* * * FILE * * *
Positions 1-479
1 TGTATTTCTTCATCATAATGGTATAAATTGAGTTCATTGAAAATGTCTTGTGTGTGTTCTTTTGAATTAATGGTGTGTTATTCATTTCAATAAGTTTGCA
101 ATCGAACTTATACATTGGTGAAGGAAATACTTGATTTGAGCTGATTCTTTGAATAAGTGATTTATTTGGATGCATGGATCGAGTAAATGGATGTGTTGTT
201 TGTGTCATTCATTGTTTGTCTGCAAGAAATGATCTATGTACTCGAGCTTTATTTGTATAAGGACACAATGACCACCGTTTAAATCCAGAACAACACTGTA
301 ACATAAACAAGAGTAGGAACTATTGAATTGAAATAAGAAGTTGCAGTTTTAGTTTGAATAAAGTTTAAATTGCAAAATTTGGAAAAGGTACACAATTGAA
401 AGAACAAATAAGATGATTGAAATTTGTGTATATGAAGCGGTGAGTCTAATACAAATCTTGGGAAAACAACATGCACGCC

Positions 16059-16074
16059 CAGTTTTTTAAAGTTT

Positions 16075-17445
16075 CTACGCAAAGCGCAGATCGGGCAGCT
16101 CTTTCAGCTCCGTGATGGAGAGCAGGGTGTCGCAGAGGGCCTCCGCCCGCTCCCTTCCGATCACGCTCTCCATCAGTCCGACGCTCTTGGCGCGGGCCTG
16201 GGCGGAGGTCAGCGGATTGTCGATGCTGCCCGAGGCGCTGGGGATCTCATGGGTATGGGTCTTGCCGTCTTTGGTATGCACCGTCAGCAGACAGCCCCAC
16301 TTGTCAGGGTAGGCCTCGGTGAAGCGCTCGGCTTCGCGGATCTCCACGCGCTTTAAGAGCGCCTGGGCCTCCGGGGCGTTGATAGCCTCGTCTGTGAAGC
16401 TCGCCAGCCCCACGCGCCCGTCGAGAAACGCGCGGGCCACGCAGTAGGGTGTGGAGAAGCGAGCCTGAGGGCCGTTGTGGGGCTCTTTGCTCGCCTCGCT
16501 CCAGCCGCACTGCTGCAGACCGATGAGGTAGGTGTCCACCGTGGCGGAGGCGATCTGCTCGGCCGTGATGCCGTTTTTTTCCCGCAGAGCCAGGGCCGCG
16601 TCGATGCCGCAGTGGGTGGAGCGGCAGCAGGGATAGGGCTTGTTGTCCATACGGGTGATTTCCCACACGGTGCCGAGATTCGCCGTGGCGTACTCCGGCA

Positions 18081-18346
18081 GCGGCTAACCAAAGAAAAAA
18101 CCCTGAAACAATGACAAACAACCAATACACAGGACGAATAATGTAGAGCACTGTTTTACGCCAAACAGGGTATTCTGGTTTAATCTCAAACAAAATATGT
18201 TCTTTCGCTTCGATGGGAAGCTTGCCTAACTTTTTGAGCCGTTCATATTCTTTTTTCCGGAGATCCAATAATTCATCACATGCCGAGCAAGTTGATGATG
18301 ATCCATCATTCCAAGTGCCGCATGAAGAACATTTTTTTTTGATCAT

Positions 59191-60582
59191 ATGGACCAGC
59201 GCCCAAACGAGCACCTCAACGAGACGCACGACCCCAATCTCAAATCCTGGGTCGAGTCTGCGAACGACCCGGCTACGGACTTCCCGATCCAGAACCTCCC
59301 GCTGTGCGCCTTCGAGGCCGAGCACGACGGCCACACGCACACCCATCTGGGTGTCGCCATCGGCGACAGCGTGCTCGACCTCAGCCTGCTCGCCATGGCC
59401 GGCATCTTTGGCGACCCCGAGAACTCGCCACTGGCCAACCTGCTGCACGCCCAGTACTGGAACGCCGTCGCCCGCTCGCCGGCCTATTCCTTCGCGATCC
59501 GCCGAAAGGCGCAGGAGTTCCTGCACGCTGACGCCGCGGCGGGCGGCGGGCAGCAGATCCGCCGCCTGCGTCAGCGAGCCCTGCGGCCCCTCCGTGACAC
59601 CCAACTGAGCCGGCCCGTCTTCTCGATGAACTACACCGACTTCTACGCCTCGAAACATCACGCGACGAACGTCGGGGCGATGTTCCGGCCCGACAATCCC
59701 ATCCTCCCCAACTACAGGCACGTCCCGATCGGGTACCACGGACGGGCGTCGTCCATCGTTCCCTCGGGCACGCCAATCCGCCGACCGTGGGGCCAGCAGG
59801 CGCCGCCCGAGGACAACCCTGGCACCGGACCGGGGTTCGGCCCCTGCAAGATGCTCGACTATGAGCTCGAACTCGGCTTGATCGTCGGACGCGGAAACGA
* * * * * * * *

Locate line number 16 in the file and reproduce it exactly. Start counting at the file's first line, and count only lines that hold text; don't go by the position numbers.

16601 TCGATGCCGCAGTGGGTGGAGCGGCAGCAGGGATAGGGCTTGTTGTCCATACGGGTGATTTCCCACACGGTGCCGAGATTCGCCGTGGCGTACTCCGGCA